The Bacon brand was coherent, underpinned by a view of man as merely another animal – prey to its sexual desires, bodily functions and anxieties. This attracted a particular segment of the art world, between modern abstraction and neo-romanticism, where those seeking brand association would pay almost $90m for the privilege of owing a piece of his ‘brand’.

The Bacon brand was also authentic. He maintained his standards as an artist by regularly destroying canvases so that they would never reach the public. Bacon refused to sever the connection between his art and the sensory and emotional realities common to all humanity. Bacon inhaled the full range of human experience – dining with countesses, drinking in Soho, mixing violence and sexuality in his private life. His brand was an amalgam of transparent influences.

The most successful brands project a consistent and credible message – strengthening emotional associations to build profitable customer relationships. I believe Francis Bacon achieved much the same. However, he might be appalled that those elements of quality, coherence, authenticity provide a platform today for the sale of ‘Bacon’ beach towels and cushions in ‘his’ shop http://www.francisbaconshop.com – an enterprise, even if philanthropic, that could damage the brand by its conflict with all that Bacon embodied.

Ambrosia’s hidden meanings

In Management, Marketing on December 10, 2012 at 12:02 pm
Ambrosia picnic

Click for ad (video)

Marketing bloggers are infamous for searching for hidden messages in print ads or TV spots.  Yet, for every dreamt-up satanic cameo there is a legitimate observation of the careful details used to support the overall message of the advertiser. Henley Business Review turns our detective’s glass on  Ambrosia’s latest offering.

According to Campaign Live: “Set in the countryside, the quirky animated spot features an apple, a flask, a Scotch egg and a chicken drumstick laid out for a picnic, each animated with a superimposed face. The team used sophisticated prosthetics to ensure the characters’ faces fit seamlessly on to the objects.”

“Devon knows it’s unbelievably good” is the conclusion of the advert conducted as elements of a rural Devonshire scene incredulously respond to Ambrosia Rice’s dual benefits: being creamy, but low in fat. These attributes are clearly not meant to be missed –  pronounced at least 10 times in 32 seconds  The ad portrays news spreading outwards from the original spoon. Early adopters, it is implied, can pride themselves with being ahead of the curve.

On another level the advert must be read as celebrating Ambrosia as a rival to traditional snacks. While the spoons (the natural ally of the rice pudding) respond with unambiguous joy at the new arrival, the chicken leg and the Scotch egg appear disconcerted: are they to be replaced?

Ambrosia’s product is not lent a voice; its quality speaks for itself. The rest of the food is imbued with overexcited and disturbed personalities. Ambrosia’s offering can be seen to involve less fuss than alternatives. (You wouldn’t want to be caught by an exploding thermos!)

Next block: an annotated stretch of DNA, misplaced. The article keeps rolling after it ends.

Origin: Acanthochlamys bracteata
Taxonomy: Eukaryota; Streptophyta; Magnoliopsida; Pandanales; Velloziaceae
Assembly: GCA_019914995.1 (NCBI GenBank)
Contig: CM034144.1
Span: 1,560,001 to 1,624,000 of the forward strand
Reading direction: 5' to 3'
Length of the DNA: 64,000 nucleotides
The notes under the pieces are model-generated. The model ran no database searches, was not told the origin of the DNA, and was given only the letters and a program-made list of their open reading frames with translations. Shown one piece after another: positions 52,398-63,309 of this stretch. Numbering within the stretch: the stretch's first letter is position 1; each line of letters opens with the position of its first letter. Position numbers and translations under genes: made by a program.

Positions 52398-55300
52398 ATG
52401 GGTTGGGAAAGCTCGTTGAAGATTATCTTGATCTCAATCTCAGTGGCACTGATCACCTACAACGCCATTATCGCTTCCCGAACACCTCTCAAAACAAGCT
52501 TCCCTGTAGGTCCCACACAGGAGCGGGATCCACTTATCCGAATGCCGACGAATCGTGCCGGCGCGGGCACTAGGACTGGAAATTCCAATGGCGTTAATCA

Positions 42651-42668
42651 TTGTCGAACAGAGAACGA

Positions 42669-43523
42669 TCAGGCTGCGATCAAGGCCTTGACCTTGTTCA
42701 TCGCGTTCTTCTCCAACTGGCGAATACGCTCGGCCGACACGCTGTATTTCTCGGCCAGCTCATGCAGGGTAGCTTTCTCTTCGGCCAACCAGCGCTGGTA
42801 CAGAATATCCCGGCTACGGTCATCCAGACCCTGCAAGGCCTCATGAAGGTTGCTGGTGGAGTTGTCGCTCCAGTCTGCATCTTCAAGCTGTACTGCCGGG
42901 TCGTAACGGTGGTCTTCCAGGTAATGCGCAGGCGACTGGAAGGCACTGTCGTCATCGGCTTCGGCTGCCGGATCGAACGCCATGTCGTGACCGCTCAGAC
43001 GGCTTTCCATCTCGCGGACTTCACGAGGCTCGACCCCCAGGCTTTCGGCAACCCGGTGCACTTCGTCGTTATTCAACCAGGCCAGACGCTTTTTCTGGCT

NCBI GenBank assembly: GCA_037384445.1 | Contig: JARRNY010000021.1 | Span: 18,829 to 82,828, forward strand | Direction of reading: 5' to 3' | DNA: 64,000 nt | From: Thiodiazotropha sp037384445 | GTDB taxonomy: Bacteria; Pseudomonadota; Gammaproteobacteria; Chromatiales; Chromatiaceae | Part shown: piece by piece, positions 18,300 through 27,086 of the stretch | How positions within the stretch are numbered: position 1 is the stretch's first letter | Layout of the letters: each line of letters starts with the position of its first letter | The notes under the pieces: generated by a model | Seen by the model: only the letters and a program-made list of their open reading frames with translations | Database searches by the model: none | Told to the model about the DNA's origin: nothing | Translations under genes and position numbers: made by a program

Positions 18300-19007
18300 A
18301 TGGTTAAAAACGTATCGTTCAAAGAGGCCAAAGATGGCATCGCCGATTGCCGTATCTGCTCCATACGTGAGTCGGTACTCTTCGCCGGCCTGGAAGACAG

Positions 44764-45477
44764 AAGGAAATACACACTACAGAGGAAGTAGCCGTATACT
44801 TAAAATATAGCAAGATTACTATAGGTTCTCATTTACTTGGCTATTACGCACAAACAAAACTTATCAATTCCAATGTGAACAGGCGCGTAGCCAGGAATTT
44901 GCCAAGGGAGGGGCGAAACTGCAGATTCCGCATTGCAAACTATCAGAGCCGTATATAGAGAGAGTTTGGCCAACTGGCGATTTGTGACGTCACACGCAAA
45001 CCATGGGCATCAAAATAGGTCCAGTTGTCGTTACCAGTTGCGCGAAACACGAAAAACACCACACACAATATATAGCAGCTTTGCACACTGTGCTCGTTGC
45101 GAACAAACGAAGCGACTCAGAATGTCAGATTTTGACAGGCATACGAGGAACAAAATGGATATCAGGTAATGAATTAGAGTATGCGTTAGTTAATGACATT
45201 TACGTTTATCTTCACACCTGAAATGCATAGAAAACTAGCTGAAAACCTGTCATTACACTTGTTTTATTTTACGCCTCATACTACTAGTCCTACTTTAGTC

The music is borrowed from a 1970s puppet show. So the ad’s secondary message becomes clearer. Ambrosia is a well-established purveyor of traditional puddings proud of a heritage in a county famed for its cream and authentic rural produce, but Ambrosia’s new offering differs from the rest of the food at the picnic – it is modern, convenient and, of course lest we forget… creamy and low in fat.

Secrets of advertising: Wit

In Marketing on December 10, 2012 at 11:48 am

It's summertime in london

A clever ad is witty.

Let me explain.

The world of advertising is schizophrenic. Authorities such as the Advertising Standards Agency pronounce as if the profession has an Orwellian stranglehold on the way we think. On the other, and in reality, political sound-bites have halved in length to keep pace with audiences’ shrinking attention span as they desperately fast forward their Tivo box to avoid the tedium of the fifth Renault ad that evening.

A clever advertiser reconciles advertising’s potential power with widespread resistance to the barrage of slogans people battle daily. This is achieved by providing content worthy of 90 seconds of consideration and so being positively welcomed by potential customers.

Most satisfyingly this has been achieved through wit. In an age of mass production, digital selling and global supply chains, wit is the closest a customer comes to directly interacting with the human face and character of a business. For instance, the Eurostar’s ‘summertime in London’ campaign showed a Royal Guard at the barbers, getting the fur of his bearskin hat shaved off to reveal an elongated head. And consider the Economist’s billboards proclaiming “Great minds like a think.”

Each ad is playful, subversive and unexpected and, crucially, cuts to the heart of their service’s value. The Eurostar becomes more than a transport solution, but a connection between neighbours – connected despite their eccentricities and dissimilarities. The Economist presents itself as possessing an alternative perspective and enjoyable rhetorical style (and a club their target reader would appreciate being invited to join). The same element of the unexpected suffuses the latest Guinness “Cloud” ad. You take on the message of a clever ad as a consenting partner and not a hostage.